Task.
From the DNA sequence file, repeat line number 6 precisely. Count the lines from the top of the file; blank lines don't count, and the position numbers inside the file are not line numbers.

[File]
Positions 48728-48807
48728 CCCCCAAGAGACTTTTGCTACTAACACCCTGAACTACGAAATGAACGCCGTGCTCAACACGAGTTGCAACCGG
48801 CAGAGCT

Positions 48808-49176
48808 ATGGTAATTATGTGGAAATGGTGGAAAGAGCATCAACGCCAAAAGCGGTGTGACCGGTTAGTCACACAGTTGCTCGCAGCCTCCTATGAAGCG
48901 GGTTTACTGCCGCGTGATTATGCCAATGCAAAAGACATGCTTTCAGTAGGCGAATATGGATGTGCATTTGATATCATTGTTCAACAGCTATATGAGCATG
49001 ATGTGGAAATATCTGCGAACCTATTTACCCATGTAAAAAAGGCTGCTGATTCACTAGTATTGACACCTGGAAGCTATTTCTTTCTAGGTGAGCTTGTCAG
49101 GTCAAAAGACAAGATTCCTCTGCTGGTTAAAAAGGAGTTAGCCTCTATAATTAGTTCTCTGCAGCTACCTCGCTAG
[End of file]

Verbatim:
48901 GGTTTACTGCCGCGTGATTATGCCAATGCAAAAGACATGCTTTCAGTAGGCGAATATGGATGTGCATTTGATATCATTGTTCAACAGCTATATGAGCATG